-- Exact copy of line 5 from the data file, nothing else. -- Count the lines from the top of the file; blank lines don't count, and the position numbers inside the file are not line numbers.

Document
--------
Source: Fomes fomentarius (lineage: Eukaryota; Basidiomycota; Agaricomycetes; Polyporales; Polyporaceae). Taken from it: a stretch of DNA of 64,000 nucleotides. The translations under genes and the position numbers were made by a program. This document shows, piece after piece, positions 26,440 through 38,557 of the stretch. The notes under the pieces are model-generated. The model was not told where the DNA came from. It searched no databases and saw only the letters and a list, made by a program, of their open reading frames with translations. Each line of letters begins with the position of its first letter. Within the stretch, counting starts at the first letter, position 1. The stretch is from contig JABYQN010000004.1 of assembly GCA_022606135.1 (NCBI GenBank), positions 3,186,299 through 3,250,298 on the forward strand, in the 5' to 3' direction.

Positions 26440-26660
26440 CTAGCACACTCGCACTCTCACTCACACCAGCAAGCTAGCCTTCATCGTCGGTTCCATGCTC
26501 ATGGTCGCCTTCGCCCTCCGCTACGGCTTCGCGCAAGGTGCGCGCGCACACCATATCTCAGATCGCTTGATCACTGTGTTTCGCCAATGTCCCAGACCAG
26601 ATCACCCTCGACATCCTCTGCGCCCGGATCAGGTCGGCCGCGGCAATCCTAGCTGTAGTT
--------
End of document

26601 ATCACCCTCGACATCCTCTGCGCCCGGATCAGGTCGGCCGCGGCAATCCTAGCTGTAGTT